Tuesday, November 5, 2013

Introverts = oppressed?

I saw this originally posted here, original here, and was a little surprised that it is so popular? The accept-me-as-I-am introvert movement has gotten pretty big, and I think it's great that people are realizing that just because someone appears to be pretty antisocial does not mean that they think less of other people or wish them ill. Unless, they do? Because the below illustration and accompanying text sort of makes it seem like introverts could do without most people. Not only does the illustration include a lot of specious claims and outrageous generalizations, there is also a lot of stereotyping of other types of people.

But here are some of the more bizarre claims of this particular introvert:

  • "introverted people make their own energy and, rather than taking it from others, give it on social contact." They make it? How? By eating? Glucose rich foods? And it's odd, apparently extroverts do not make their own energy? They're essentially parasites?
  • "they tend to see extroverts as obnoxious predators" Ok, yes, non-introverts are not just parasites but predators.
  • "interaction . . . is expensive and they don't want to spend it on something annoying (read: wasteful)" I guess most people are not worth the introvert's time...
  • There's also a list at the end of how exactly to approve of the introvert while not wasting their time. Good to know.

I see this all of the time -- people preaching for tolerance for one group (their group?) while simultaneously putting down another. I think that's what a lot of people assume that I am doing by promoting greater awareness and acceptance of sociopaths, but I don't think sociopaths are better than other people. First of all, there is no legitimate criteria with which anyone could make such a statement (although it seems like most people would disagree with this statement -- I often hear people's assessment that sociopaths are human garbage and should be disposed of). Second of all, how could I possibly determine the worth of a human being whom I will never come to know fully (I don't even know myself fully). I

'm aware that this is apparently a very rare characteristic to have -- not judging people's worth. It's so foreign a concept to some of you that you will not believe me when I say it is true about me. Why? Because you do this, you assume everyone else must too? This assumption to me is a testament of the prevalence among the empath community of an implicit (or explicit?) valuation and hierarchy of the worth of individual humans. Is this why it's so easy to convince the masses that certain people are scum and not worthy of empathy or common decency?)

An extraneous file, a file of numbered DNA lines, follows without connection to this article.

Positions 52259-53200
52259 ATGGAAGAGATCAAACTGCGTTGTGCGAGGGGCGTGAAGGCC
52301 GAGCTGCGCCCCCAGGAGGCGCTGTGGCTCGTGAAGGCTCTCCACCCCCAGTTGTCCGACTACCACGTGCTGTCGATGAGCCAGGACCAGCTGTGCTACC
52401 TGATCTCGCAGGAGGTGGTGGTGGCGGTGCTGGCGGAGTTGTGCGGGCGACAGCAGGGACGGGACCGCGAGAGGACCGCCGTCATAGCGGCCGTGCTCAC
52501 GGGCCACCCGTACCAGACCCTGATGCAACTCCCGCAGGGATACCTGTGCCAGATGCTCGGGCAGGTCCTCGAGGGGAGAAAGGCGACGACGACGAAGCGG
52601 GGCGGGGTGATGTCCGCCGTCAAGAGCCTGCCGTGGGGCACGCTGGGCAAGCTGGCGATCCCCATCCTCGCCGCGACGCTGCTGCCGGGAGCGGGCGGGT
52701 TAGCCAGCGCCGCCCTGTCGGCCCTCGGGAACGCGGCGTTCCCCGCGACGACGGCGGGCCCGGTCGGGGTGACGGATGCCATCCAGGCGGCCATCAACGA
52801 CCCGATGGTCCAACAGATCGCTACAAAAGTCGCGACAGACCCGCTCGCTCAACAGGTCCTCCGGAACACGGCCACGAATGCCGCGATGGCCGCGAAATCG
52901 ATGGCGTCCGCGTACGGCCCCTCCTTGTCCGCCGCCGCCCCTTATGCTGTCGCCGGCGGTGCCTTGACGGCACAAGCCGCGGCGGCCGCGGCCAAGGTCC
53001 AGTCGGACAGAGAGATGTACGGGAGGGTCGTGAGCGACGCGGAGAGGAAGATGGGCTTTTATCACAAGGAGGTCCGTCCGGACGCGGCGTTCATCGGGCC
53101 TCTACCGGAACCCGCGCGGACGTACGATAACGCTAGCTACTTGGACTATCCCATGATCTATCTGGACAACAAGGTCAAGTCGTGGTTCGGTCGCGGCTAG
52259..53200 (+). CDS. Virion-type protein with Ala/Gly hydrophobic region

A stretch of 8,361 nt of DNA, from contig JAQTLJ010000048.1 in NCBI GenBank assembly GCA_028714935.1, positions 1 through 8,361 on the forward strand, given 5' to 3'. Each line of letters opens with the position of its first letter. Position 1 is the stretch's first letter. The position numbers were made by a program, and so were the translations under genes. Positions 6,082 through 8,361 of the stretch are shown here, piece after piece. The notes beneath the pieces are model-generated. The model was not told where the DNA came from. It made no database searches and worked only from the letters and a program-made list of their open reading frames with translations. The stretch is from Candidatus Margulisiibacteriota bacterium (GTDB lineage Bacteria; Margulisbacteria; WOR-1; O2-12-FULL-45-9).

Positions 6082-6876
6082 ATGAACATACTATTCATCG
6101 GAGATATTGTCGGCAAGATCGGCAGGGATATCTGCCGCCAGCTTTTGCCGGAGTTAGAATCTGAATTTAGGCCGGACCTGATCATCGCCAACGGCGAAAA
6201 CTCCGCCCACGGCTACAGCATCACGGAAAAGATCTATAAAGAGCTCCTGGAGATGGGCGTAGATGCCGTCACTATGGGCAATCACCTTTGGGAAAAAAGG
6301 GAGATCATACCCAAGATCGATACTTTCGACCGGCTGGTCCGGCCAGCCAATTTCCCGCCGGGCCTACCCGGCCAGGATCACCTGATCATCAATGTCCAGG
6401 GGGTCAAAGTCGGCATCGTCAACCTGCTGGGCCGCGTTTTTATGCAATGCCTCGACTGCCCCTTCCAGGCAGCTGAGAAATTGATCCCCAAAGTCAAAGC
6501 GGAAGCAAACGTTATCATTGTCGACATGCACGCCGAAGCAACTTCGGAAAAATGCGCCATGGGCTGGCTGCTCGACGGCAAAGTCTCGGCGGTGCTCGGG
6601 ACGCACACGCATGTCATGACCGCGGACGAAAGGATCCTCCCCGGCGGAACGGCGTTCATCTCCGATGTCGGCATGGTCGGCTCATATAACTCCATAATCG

So everyone hug an introvert (also realize that you are energy sucking predators). 


  1. Pervasive human resistance to adaptation which requires intentional restructuring of emotional interpretation of stimuli.

    In economic terms, people with emotion X, want to export the cost of change onto others. This justification allows the individual to be lazy and avoid the discipline of adaptation, while blaming others for his state rather than himself.

    For the more Solipsistic females in the world, I can grasp it, since their emotional intensity seems to render them cognitively impaired. But for most of us, it's just pitiful justification of laziness.

    The failure of our civilization to retain norms suppressing this behavior, especially in the states, or in any country, is directly proportional to the activism of feminists. Postmodernists are anti-rationalists. Totalitarian humanists are anti-realists. Together they have given vent to self deception.

    Just how it is.

  2. You cannot compare introverts/extroverts and psychopaths. The reason people judge psychopaths to be scum of the earth is manifold: 1) They glom off everyone else and leave them depleted physically, materially and spiritually 2) Often - not in all cases I'll grant you - they deliberately set out to hurt people.

    Extroverts may get a charge from being around people but they don't set out to harm them, and don't leave them feeling like shit.

    1. You do realise that there are different types/subtypes of extroverts right?

  3. Most of the introverts I know (including myself) wish they could
    be a little more extrovertish. Most of societys tangable rewards
    go to the extrovert.
    The difference between the introvert and the extrovert is that the